At 70, Playful Provocateur B. Wurtz Is Finally Having His Watershed Moment

Scott Indrisek
Sep 6, 2018 8:53PM

Portrait of B. Wurtz. Courtesy of Metro Pictures.

B. Wurtz, Untitled (duster), 2012 and Untitled, 1995. Courtesy of the artist; Metro Pictures, New York; and Baltic Centre for Contemporary Art, Gateshead, United Kingdom.

B. Wurtz’s art is accessible—it’s buoyant and colorful, not given to the hoarding of deep secrets, and generally made of relatively cheap things like grocery store bags, buttons, and plastic lids. But that doesn’t mean his work is for everyone. It takes a certain perspective to value a sculpture whose proudest plumage is a rainbow-colored feather duster, and it takes a certain boldness to qualify such a thing as art in the first place.

“What can you put on a pedestal and call a sculpture?” he asked, rhetorically, when I went to visit him at his home on the Lower East Side of Manhattan. “Does it have to be cast bronze, or can it be something like that?” Wurtz motioned to a simple work in his third-floor studio space, in which a sock extends tumescently from a bare aluminum can. What is art, he wondered: “An oil painting of an important historical scene, or an AbEx work that now has its place in art history? Or is it just whatever I decide to put on the wall and say: ‘I know it relates to the history of painting and…well…take it or leave it?’”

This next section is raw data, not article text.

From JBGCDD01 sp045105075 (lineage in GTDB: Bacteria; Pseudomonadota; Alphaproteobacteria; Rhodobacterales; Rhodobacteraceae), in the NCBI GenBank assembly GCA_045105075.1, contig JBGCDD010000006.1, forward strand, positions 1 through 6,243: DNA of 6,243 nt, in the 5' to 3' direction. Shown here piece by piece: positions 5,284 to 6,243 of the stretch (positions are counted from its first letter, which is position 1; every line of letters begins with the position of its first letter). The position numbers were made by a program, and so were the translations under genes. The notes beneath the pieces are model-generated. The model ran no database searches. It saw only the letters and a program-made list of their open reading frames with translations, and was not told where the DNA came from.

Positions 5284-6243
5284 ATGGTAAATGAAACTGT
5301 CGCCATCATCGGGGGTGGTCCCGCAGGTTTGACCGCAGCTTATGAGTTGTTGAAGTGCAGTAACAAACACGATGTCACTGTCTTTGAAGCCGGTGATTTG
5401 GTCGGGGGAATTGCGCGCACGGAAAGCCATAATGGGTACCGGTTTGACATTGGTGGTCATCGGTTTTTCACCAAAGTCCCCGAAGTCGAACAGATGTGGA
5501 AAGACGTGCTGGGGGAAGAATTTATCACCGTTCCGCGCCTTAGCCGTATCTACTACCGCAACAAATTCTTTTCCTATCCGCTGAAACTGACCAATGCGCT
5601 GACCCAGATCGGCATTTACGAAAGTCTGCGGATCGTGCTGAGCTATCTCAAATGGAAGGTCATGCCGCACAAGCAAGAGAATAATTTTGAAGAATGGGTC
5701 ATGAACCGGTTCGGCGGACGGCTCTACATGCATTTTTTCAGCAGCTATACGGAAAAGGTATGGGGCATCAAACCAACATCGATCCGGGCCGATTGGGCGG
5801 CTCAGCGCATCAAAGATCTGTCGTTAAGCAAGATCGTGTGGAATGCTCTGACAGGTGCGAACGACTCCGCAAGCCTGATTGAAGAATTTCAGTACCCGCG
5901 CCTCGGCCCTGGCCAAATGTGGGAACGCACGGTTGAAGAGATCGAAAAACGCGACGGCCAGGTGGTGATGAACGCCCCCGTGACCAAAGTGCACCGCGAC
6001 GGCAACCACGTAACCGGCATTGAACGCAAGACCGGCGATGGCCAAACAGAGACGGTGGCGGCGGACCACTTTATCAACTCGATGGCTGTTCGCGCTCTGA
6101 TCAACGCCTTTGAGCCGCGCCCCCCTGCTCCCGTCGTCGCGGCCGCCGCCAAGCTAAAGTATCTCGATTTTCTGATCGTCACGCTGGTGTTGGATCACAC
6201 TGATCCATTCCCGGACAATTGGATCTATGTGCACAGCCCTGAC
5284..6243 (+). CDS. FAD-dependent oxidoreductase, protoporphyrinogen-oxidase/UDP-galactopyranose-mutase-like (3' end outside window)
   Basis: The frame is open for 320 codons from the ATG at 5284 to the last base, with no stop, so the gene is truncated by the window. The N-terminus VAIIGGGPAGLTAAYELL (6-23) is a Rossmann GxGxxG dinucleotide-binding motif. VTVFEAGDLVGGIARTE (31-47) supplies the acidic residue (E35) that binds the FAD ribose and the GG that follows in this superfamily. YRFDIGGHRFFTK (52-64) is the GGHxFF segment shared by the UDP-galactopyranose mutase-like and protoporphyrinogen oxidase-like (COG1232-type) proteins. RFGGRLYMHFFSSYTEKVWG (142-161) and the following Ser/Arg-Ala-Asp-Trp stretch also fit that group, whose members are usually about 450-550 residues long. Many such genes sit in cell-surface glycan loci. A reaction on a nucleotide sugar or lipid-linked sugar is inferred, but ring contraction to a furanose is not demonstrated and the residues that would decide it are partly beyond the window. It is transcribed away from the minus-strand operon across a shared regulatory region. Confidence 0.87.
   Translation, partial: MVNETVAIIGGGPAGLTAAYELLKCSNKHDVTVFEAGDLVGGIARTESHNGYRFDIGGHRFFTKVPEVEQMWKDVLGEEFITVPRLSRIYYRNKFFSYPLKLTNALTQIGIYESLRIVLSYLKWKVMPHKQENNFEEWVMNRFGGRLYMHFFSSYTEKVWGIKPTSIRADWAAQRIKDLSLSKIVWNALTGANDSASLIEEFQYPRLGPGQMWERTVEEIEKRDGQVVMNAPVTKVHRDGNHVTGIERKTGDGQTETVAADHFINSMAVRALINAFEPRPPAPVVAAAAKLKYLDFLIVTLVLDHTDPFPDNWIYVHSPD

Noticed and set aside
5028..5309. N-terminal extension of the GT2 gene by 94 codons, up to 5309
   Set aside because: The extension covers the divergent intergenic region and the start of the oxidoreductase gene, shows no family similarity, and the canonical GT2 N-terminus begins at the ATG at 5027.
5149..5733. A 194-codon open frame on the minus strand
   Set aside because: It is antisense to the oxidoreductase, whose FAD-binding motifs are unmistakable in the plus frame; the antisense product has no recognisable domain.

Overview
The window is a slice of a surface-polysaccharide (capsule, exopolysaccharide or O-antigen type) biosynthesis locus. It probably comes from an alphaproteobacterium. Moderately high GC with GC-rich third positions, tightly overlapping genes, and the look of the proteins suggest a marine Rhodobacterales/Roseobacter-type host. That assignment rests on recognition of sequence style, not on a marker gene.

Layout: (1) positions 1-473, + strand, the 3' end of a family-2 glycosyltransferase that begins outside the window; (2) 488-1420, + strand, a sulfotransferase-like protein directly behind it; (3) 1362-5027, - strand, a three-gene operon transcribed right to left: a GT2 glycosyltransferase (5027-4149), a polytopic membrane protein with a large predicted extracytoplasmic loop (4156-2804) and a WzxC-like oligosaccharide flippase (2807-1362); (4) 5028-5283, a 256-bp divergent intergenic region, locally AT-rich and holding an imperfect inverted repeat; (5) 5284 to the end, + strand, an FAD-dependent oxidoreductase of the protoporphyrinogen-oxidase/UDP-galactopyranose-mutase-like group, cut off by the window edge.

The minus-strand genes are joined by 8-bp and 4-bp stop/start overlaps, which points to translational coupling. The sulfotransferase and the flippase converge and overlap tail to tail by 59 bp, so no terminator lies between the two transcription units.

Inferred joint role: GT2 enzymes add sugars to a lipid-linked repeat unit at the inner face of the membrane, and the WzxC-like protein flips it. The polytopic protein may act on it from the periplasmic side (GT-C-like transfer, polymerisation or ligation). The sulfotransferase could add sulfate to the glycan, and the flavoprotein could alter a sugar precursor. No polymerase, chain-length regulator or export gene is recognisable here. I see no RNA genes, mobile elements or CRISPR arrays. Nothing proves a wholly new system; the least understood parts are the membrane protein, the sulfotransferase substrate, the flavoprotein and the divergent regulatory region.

B.  Wurtz, Kitchen Trees, 2018. Photo by Jason Wyche. Courtesy of the artist; Metro Pictures, New York; Kate MacGarry, London; Maisterravalbuena Madrid/Lisboa; Richard Telles Fine Art, Los Angeles; and Public Art Fund, New York.


Wurtz—the B. stands for Bill—has, in person, an almost uncanny resonance with the work he’s made for the better part of four decades. Thin and lanky, with a white-grey beard and distinctly round, red eyeglasses, he could be mistaken for a particularly sympathetic Jungian psychologist. There’s a gentleness about his bearing that’s in keeping with the joyous, light touch of his sculpture, in which odds and ends are collected, mulled over, and then spun out into a delicate dance. Netting originally used to contain oranges becomes a lo-fi shade or chandelier; cups and shoelaces are imbued with a jazzy, kinetic energy.

Like many great artists, Wurtz possesses a passion for his chosen materials and objects that is contagious, even if their appeal is not obvious. His work encourages a slowing-down, an appreciation for the overlooked. “There are some amazing plastic bags,” Wurtz told me, with an enthusiasm greater than what one might expect. “Beautiful colors and interesting designs on them. But they’re also the most ordinary, ubiquitous things I could think of.” He might speak with the same admiration regarding the manufacturing stamps printed on a length of wood, or the retro design of supermarket flyers. Spend an hour in his company and you, too, will be appraising yogurt containers for their hidden aesthetic value.